One of the biggest things Ware-Gilmore hoped GIF participants got out of the McGraw Lab table was knowledge. “mosquitos transmit more disease causing pathogens than any other animal in the world,” says Ware-Gilmore. “The hands-on activities at GIF are impactful because they give the adults experience with, for example, what mosquito larvae or eggs look like so they can better control the populations around their homes, and it introduces the kids to entomology and helps harbor an overall love for entomology.”

Elizabeth Rowen, a Tooker Lab fifth year PhD student, has used the Great Insect Fair to make and lead the “Haunted Soils” exhibit - “an experience for kids to see life underground” -- beetles and ground-nesting bees are among the collection of glow-in-the-dark options that have been a part of the exhibit for the last three years.

Her own research follows how pesticides affect soil ecosystems, particularly soil-dwelling pests and predators. With this year’s theme on living with and without insects, the “Haunted Soils” exhibit was a testament to how soils change in the face of insect biodiversity loss and how humans are affecting soil through pesticide use and disturbance and how people can increase the habitat potential of soil. “I want to give a sense of soil as a habitat as rich and diverse as a tree or anything they can see above ground,” says Rowen. In studying soil and soil management practices, Rowen has found that “almost everything is connected to soil,” and that the Great Insect Fair is an opportunity to “connect people to insects.”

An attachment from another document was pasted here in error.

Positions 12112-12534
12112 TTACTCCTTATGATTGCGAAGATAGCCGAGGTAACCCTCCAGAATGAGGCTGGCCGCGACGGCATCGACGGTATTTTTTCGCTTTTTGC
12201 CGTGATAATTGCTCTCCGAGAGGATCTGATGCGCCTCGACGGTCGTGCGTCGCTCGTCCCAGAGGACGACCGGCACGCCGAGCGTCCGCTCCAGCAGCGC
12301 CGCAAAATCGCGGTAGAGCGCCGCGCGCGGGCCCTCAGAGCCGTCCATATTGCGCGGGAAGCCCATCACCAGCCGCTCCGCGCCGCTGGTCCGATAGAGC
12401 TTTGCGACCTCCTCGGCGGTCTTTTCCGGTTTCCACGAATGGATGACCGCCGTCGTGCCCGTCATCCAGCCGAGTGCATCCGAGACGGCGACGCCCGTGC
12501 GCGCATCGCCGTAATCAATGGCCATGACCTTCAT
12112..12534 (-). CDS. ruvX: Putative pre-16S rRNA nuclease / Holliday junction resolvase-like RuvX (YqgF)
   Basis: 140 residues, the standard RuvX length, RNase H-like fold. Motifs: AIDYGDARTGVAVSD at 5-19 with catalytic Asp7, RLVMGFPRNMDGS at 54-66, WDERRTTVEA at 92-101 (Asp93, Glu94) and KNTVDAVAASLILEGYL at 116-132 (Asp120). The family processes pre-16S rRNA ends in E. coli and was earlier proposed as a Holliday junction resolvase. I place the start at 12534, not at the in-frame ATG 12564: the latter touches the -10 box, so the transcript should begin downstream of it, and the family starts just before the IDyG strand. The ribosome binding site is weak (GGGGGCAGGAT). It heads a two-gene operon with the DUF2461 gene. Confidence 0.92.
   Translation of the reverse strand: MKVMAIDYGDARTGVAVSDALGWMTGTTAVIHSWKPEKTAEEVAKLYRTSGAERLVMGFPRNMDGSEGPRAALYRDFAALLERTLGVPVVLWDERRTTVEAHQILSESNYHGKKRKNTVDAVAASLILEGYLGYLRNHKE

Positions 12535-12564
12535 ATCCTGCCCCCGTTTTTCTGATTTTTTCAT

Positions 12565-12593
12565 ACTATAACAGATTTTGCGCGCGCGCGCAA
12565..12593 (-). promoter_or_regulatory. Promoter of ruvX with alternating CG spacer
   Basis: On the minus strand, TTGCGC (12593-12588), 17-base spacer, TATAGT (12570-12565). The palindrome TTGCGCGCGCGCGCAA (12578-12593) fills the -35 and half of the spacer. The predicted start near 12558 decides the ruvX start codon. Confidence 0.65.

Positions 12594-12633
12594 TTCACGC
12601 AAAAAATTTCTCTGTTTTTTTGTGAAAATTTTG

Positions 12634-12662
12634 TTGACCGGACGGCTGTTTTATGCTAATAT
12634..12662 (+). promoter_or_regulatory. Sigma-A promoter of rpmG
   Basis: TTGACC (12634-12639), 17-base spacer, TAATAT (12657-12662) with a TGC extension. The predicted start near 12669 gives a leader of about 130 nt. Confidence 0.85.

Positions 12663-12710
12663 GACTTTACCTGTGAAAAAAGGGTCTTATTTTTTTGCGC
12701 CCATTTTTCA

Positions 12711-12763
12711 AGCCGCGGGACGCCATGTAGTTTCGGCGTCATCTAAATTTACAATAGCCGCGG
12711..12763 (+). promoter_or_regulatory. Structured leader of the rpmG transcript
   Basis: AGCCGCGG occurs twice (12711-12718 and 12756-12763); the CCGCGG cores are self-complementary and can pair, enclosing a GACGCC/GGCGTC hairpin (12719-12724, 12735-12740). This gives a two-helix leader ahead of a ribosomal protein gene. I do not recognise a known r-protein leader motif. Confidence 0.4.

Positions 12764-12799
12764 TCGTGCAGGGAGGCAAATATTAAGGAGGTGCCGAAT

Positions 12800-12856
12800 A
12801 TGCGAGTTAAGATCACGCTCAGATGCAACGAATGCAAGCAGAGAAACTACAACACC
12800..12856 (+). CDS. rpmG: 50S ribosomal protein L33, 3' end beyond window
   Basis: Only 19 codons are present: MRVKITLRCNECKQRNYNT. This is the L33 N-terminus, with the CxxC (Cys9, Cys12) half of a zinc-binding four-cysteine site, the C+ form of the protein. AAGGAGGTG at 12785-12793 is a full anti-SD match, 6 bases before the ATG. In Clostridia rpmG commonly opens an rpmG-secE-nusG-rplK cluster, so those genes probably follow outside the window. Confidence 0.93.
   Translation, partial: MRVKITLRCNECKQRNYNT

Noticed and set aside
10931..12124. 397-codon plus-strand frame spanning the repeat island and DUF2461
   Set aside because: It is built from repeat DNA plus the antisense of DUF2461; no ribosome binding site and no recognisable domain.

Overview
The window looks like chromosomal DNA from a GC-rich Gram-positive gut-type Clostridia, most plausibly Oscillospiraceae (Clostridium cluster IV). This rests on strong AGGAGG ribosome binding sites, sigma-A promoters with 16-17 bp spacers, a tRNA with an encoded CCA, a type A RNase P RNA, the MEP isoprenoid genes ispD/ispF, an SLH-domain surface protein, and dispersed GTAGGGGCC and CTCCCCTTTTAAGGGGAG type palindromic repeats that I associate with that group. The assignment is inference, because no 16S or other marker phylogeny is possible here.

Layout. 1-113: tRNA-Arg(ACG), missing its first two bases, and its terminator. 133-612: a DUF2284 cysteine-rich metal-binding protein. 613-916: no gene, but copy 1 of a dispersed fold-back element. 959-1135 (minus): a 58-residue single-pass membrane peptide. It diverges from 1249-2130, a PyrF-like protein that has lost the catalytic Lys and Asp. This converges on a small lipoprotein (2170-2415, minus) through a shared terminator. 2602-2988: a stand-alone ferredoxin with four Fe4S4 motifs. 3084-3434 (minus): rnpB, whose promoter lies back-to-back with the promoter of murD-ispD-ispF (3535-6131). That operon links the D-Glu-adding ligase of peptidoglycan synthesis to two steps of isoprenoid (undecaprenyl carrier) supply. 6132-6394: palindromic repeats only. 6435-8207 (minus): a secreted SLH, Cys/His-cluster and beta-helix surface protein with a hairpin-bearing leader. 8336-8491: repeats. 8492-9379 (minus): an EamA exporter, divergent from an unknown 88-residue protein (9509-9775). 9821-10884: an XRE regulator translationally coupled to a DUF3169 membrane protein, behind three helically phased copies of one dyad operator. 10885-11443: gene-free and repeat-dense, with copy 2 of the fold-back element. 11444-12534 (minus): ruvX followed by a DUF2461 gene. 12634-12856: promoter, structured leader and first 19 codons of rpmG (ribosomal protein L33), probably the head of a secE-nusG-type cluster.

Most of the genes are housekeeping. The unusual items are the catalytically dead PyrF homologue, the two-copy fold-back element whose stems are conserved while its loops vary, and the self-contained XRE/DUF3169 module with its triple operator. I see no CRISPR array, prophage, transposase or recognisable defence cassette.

When asked about her parting message to the community (apt as this is likely the last year for the Haunted Soils Exhibit as well as Rowen’s last GIF before she graduates in 2020) she responds, “Soil is important, and beautiful, and amazing and everyone should dig a hole and look through it and see what insects they can find because it is so FUN!”

Ware-Gilmore ends her seven-hour marathon of outreach at the Great Insect Fair with the following, “The good thing about outreach is that we can give people the most accurate and up-to-date information and advice. I love engaging with the community about a topic I’m interested in. I like sharing that information, and I think the main goal of GIF is that it connects academia and the community. Outreach allows us to impactfully engage with the community. and that’s what I love about outreach and our department’s commitment to it.”

Certainly, it seems that a world without graduate students passionate about bringing science to the public would be a huge loss to the community at large.

Tyler O. Jones
Twitter @melliferocity

Follow more of Penn State Entomology on Twitter @PSU_Entomology

Students highlighted in this article: Fhallon Ware-Gilmore (@MozzieFhal), Makaylee Crone (@MakayleeCrone), and Elizabeth Rowen (@zabfieldRowen)